Bessie and Ma’s.

I don’t really know what it was,

but it didn’t open until late,

like at dark.

By dark I had to be back in Rivera Beach,

so I would rattle

my long-straight-body-roll-up truck

alongside of the store,

bouncing over mud holes

and gravely bits of grass

and I would dodge the old hound.

He wouldn’t move.

There is a special sound a roll-up door makes,

you probably know it.

I hear it in my heart,

not my ears,

nor my mind, even.

I roll up the door in the slow late afternoon,

last stop.

4 cases of non-returnable 10 ounce bottles.

Tossed on my shoulder.

Even though three was the limit.

Safety man says.

But It was a dollar’s worth of commission.

I wasn’t going to unhitch the dolly

for a quarter extra

and I had to take them all in.

Hell, I was young.

Thirty Years Ago.

The old storefront windows are filled with signs. You can’t see inside. I bang on the wood framed glass door. I wait. I bang, again. In a little while, a very old, very dark lady let me in. I shift the cases off my shoulder and onto the cooler box. I ask if she wants me to fill the box. No. she gives me the $36.00, I sign the yellow copy and give it to her. Thank you, she says. Thank you I say.

Out of the very dark place.

The hound is still laying on the edge of a mud hole.

Now he opens one red eye.


I don’t touch him,

but I lean down close and say,

“hey old guy, way to watch!”

then I rattle off to Palm Beach County.

No dog was harmed in this poem.

I am sure of that.

I read as much as I can that Al writes.

I have befriended,

or at least attached myself

like a groupie,

to some real LANGUAGE poets.

I try to protect the words.

I try to make sure my poem

knows it’s a poem

and that it writes about itself,

but maybe I am the dog in the mud hole,

just one red eye open.

I look in the mirror now.


“way to watch!”

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The Poverty of Myth


Somehow, long before Campbell

I knew a truth though without a way of knowing it.

The power of a myth is its very poverty

to takeaway what is and replace it with a lie.

A myth is the lie that tells the lie

America is great: myth

America is Rich: lie

America is free: lie

America is brave: myth

America is a raping genocidal stepchild of all the bastard king and queen murderers of Europe:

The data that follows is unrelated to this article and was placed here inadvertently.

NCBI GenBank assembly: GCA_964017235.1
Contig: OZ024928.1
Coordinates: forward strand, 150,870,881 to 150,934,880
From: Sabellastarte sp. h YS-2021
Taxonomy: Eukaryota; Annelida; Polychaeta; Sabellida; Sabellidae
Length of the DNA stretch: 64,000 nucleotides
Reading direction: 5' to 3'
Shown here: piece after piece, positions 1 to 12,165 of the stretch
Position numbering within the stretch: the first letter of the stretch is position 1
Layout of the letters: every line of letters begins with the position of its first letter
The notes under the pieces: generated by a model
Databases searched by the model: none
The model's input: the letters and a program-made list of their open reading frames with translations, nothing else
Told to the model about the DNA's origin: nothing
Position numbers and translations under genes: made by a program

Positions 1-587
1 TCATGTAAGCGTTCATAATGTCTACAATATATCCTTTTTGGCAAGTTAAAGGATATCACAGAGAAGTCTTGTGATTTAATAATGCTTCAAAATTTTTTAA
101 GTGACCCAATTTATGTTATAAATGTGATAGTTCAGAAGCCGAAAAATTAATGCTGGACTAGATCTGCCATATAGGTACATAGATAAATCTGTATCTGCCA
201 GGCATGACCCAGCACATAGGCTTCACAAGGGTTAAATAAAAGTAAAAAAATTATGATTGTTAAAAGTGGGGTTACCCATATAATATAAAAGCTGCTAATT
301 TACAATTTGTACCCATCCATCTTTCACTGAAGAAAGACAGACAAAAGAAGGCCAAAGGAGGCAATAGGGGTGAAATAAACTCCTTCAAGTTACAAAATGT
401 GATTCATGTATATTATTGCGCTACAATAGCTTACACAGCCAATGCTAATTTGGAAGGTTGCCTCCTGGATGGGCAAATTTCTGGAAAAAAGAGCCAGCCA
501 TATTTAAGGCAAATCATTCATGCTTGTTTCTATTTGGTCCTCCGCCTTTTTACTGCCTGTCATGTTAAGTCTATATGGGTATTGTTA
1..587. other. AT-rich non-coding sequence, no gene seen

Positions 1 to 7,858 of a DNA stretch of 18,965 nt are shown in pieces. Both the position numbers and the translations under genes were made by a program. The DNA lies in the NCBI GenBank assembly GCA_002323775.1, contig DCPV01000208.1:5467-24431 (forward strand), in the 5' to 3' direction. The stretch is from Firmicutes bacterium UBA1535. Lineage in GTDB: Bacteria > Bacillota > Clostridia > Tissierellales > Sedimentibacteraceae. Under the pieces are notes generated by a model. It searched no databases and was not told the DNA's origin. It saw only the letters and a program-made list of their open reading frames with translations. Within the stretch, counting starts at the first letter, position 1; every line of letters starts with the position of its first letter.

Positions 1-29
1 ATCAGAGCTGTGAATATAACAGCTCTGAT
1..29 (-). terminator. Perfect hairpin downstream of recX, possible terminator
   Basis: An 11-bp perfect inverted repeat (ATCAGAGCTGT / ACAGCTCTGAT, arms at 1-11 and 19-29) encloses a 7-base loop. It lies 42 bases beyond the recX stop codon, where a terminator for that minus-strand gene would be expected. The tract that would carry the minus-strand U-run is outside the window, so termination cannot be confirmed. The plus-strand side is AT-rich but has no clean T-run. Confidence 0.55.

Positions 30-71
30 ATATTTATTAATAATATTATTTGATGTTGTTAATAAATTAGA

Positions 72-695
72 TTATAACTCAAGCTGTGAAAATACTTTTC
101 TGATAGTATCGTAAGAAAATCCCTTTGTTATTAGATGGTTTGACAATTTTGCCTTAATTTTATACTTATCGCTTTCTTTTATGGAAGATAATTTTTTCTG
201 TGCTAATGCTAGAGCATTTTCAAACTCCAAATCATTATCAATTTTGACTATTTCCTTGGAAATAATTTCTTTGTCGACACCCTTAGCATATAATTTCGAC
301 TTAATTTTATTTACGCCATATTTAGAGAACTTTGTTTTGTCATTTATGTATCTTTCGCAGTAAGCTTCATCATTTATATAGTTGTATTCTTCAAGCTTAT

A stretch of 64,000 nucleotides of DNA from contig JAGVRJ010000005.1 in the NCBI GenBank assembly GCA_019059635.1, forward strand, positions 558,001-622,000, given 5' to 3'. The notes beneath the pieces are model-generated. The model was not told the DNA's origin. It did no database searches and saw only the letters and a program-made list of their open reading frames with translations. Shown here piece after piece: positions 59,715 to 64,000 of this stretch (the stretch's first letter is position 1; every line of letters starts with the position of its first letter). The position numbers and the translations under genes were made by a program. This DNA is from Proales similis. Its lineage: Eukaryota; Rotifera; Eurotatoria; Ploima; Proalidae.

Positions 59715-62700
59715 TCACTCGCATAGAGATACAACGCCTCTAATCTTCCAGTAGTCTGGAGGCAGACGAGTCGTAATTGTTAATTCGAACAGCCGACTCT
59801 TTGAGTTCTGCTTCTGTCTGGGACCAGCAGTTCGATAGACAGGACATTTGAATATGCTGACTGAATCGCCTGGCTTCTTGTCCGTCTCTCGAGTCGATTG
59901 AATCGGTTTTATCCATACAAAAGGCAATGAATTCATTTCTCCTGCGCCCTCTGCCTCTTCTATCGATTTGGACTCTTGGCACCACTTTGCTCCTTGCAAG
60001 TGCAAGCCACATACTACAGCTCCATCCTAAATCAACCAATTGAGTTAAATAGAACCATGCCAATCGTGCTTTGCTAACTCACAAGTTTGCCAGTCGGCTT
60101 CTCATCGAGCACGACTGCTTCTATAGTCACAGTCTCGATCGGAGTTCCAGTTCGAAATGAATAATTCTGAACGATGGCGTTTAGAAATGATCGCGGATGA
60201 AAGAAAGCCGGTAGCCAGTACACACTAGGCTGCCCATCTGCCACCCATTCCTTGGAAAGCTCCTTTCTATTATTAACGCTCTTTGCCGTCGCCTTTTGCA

Not a myth, not a lie

Myth: Native Americans lived in gentle peace before first contact

Africa was never exploited by people of color: lie

Asia is all beauty and tigers: myth

All the sins of the world do not forgive mine: not a lie

Joseph, the poverty overwhelms us, we starve and starving we kill and in killing we become rich, and being rich we become greedy, and greed is hunger, and in palaces we starve for riches, for rich myths of our beauty and glory and power and yet we die like ants to be swept away from the mound. In a few days our souls that do not exist decay like the rotting dead bodies we do not leave behind, but become. Our myth dies with our soul, our myth rots on the dung heap as hungry as the first day we knew we were starving.


-an open letter to Joseph Campbell

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Can openers


and otherwise,


left to,

bastard files

left to me,


an adz and a broken

straight razor

of undetermined



Green ammo boxes

with eighty years

of non-weaponry,

six broken watches,

a small reel to reel,


the kodak,

with the bellows,

grandpas GI photo,

or an uncle.

He wasn’t in the war,

any of them.



I guess he missed the big one.

Nineteen-two, the other

grandpa missed, too.

We all missed the wars, my dad,

my brother, me

not one damn bit, either,

left to.

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The Red Chair

So much undone,


I settle into

my wingback.


I try not to recall

the tax bill, dishes,


editing, and still I

think of

responsibility for

dead parents.


I tire trying

not to think,

knowing I will

not succeed, organizing,

doing, nor not thinking

forty-two things

I should do.


Sick, I settle,

she finds something

easy to watch

I find relief in

parents passing

what doesn’t get

done remains.


I am

not dying